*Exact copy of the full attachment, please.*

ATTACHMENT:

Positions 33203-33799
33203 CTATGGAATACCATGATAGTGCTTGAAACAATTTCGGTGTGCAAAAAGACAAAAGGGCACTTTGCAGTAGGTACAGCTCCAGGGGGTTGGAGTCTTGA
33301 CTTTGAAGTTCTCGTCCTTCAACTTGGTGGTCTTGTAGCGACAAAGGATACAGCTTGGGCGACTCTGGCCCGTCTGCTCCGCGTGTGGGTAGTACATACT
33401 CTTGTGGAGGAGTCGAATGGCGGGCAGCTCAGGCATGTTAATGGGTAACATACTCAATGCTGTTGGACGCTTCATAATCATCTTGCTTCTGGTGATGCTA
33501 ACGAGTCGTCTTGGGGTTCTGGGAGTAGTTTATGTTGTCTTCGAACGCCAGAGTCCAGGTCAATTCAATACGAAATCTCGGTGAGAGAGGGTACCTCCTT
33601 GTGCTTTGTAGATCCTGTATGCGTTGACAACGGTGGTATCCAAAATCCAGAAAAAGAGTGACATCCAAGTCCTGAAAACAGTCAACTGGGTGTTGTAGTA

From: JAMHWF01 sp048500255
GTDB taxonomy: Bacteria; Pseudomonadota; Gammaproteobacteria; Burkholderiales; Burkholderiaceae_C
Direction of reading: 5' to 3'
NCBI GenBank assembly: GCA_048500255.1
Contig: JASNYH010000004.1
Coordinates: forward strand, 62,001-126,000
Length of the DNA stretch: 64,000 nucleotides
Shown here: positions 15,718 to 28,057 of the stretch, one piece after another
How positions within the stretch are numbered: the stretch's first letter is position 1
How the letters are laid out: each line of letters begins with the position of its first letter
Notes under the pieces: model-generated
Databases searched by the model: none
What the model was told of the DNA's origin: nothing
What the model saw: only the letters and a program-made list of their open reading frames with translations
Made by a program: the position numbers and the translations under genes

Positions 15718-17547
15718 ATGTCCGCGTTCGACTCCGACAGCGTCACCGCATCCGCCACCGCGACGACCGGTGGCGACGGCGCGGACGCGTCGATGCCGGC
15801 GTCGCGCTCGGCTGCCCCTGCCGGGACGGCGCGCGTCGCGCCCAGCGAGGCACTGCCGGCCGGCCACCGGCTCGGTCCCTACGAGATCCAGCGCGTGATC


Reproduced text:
Positions 33203-33799
33203 CTATGGAATACCATGATAGTGCTTGAAACAATTTCGGTGTGCAAAAAGACAAAAGGGCACTTTGCAGTAGGTACAGCTCCAGGGGGTTGGAGTCTTGA
33301 CTTTGAAGTTCTCGTCCTTCAACTTGGTGGTCTTGTAGCGACAAAGGATACAGCTTGGGCGACTCTGGCCCGTCTGCTCCGCGTGTGGGTAGTACATACT
33401 CTTGTGGAGGAGTCGAATGGCGGGCAGCTCAGGCATGTTAATGGGTAACATACTCAATGCTGTTGGACGCTTCATAATCATCTTGCTTCTGGTGATGCTA
33501 ACGAGTCGTCTTGGGGTTCTGGGAGTAGTTTATGTTGTCTTCGAACGCCAGAGTCCAGGTCAATTCAATACGAAATCTCGGTGAGAGAGGGTACCTCCTT
33601 GTGCTTTGTAGATCCTGTATGCGTTGACAACGGTGGTATCCAAAATCCAGAAAAAGAGTGACATCCAAGTCCTGAAAACAGTCAACTGGGTGTTGTAGTA

From: JAMHWF01 sp048500255
GTDB taxonomy: Bacteria; Pseudomonadota; Gammaproteobacteria; Burkholderiales; Burkholderiaceae_C
Direction of reading: 5' to 3'
NCBI GenBank assembly: GCA_048500255.1
Contig: JASNYH010000004.1
Coordinates: forward strand, 62,001-126,000
Length of the DNA stretch: 64,000 nucleotides
Shown here: positions 15,718 to 28,057 of the stretch, one piece after another
How positions within the stretch are numbered: the stretch's first letter is position 1
How the letters are laid out: each line of letters begins with the position of its first letter
Notes under the pieces: model-generated
Databases searched by the model: none
What the model was told of the DNA's origin: nothing
What the model saw: only the letters and a program-made list of their open reading frames with translations
Made by a program: the position numbers and the translations under genes

Positions 15718-17547
15718 ATGTCCGCGTTCGACTCCGACAGCGTCACCGCATCCGCCACCGCGACGACCGGTGGCGACGGCGCGGACGCGTCGATGCCGGC
15801 GTCGCGCTCGGCTGCCCCTGCCGGGACGGCGCGCGTCGCGCCCAGCGAGGCACTGCCGGCCGGCCACCGGCTCGGTCCCTACGAGATCCAGCGCGTGATC